Another way astronomers attempt to explain how galaxies transform draws on a correlation between the shape of a galaxy and the density of the galaxy’s environment, that is, the number of neighboring galaxies within a certain distance. It turns out that ellipticals are commonly located in galaxy clusters while spirals are more likely to be found in isolation or on the fringes of clusters. This implies that galaxies are shaped by their surroundings, namely that a high-density environment could be responsible for quenching star formation and aiding in a galaxy’s transition from blue to red.
How might star formation be suppressed in practice? This is where those criminal cosmic acts I mentioned earlier come into play: galaxy harassment, stripping, strangulation, and cannibalism.
Galaxies in groups, clusters, and superclusters are constantly interacting via gravity, with the strength of their interactions driven by their relative sizes, motions, and distances from each other. Galaxies harass one another gravitationally in high-speed fly-bys and head-on collisions, each distorting the other’s structure into unrecognizable shapes.
Stripping primarily affects spirals “falling” face on toward the center of a cluster. The motion essentially acts as a wind, blowing the gas and dust within the galaxy in the opposite direction of its path, stripping it of fuel for ongoing star formation.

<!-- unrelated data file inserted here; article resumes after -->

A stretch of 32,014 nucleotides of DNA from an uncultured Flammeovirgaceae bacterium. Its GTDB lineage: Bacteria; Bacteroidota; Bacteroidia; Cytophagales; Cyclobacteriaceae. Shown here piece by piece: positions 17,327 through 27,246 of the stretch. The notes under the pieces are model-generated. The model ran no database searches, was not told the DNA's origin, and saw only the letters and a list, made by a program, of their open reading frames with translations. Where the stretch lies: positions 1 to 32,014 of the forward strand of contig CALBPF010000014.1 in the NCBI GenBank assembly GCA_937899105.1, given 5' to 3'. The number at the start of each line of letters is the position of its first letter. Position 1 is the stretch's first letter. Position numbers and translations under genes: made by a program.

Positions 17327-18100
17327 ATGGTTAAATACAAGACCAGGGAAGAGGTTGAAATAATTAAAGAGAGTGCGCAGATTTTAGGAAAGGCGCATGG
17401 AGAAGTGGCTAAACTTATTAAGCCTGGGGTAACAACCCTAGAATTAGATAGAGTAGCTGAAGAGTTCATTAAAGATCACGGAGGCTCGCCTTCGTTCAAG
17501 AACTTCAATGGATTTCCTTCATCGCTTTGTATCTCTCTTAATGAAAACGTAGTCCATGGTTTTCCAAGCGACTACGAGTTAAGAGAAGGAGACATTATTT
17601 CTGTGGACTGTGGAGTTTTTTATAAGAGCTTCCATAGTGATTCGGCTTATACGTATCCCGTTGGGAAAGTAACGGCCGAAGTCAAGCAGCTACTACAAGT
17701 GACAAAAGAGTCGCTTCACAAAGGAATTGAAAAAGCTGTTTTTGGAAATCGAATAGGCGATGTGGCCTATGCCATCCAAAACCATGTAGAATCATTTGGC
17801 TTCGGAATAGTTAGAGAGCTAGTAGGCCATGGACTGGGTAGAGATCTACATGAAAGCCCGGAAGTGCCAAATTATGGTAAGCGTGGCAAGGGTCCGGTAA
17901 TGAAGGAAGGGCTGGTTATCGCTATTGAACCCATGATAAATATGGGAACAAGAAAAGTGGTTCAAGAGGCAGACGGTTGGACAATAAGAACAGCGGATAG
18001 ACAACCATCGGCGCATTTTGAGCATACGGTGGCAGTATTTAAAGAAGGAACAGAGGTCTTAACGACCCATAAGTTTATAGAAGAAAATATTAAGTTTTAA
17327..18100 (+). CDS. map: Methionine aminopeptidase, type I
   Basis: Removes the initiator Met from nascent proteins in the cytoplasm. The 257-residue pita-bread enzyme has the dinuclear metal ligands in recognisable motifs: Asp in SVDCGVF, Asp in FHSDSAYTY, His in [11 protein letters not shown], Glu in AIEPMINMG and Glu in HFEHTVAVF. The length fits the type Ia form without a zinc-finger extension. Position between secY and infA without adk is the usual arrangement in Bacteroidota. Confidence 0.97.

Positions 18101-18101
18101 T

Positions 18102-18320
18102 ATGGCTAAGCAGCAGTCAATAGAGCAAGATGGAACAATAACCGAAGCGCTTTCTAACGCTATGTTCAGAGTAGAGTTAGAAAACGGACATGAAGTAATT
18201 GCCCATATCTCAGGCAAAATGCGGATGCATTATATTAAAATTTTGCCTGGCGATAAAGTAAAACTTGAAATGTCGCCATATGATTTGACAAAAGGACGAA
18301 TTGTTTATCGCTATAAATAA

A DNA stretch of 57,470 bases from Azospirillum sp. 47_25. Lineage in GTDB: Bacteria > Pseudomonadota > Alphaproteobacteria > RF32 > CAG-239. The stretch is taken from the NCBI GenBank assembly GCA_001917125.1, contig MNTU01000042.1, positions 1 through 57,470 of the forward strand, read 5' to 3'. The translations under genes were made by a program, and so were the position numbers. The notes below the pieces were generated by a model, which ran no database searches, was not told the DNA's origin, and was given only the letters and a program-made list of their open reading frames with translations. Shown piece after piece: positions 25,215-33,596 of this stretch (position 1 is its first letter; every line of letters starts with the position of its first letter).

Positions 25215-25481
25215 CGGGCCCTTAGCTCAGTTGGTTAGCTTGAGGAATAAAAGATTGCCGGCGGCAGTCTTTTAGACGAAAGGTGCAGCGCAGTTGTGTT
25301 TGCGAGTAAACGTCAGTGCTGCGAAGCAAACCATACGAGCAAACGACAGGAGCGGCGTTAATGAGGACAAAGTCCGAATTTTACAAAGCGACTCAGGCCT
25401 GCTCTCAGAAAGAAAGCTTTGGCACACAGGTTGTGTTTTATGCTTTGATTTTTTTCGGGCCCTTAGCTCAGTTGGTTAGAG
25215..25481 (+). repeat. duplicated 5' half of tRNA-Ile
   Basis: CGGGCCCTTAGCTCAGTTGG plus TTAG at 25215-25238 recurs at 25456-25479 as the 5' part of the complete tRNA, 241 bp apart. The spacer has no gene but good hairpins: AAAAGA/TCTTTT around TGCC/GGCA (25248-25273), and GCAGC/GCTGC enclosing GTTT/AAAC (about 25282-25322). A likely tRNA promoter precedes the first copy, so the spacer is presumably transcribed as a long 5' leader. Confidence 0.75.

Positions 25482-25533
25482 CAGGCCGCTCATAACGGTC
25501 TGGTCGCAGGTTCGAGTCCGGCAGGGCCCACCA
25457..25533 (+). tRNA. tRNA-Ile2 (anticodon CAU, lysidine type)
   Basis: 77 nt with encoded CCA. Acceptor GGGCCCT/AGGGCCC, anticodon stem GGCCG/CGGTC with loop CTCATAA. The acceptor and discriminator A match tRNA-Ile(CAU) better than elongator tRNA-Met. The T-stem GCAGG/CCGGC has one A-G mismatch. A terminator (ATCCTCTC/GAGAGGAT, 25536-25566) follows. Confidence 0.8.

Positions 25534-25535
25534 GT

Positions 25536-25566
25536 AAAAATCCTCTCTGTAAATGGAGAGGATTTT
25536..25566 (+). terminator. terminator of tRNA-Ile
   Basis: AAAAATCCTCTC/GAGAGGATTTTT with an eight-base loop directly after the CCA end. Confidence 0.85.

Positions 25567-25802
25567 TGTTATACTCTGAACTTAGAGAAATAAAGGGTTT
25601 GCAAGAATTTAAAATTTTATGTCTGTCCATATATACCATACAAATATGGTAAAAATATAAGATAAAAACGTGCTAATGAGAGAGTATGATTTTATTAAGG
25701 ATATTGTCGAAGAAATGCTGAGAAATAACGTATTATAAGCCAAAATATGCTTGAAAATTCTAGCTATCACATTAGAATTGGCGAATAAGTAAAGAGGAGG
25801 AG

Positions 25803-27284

Strangulation occurs when galaxies fall edge first, rather than disk first. Stars, gas, and dust are pulled out in elongated structures both toward and away from the cluster. With the galaxy’s gas and dust dispersed, it’s much harder for star formation to continue.
The role of dark matter in shaping the evolution of a galaxy is an entirely separate can of cosmic worms. Some physicists are probing the nature of the dark matter itself, but many astronomers believe we can learn just as much about dark matter by investigating its effects on galaxies. In fact, it was by studying galaxies that we discovered dark matter in the 1930s, when astronomers observed that galaxies rotate much faster than Newton’s Law allowed for, at least based on their visible matter. Current estimates require roughly six times more dark matter than visible matter to keep a given galaxy from flying apart.
It’s not the dark matter though, that gives us the most trouble when trying to model the universe; surprisingly, it’s the visible matter. To see the effect of star formation on galaxies, we need to model them on the level of individual stars. However, there are also forces occurring on scales many times the size of individual galaxies. Powerful black holes in the centers of galaxies heat up huge amounts of gas and dust in their vicinity and eject them beyond the farthest boundaries of the galaxy. And supernovas blast waves of shock-heated gas well beyond their stellar neighborhoods. While computers grow more powerful every year, astronomers still struggle to model this range of scales at a high enough resolution to tell us anything new. On top of that, doubling the resolution of a simulation requires roughly 16 times more computing time. Theorists sit in front of their computers enough as it is. We get around this by simulating isolated pieces of the universe in detail, but by definition they only reveal pieces of the picture.
So for now, all we have is this rich vocabulary to describe galaxies for the brief time we have been able to observe them. All we have is pictures—static, narrowly framed snapshots—when what we really need is a movie.
*Correction, Feb. 20, 2014: This article originally misstated that astronomers suspect the Milky Way is a cannibal. They're quite sure that it is. (Return.)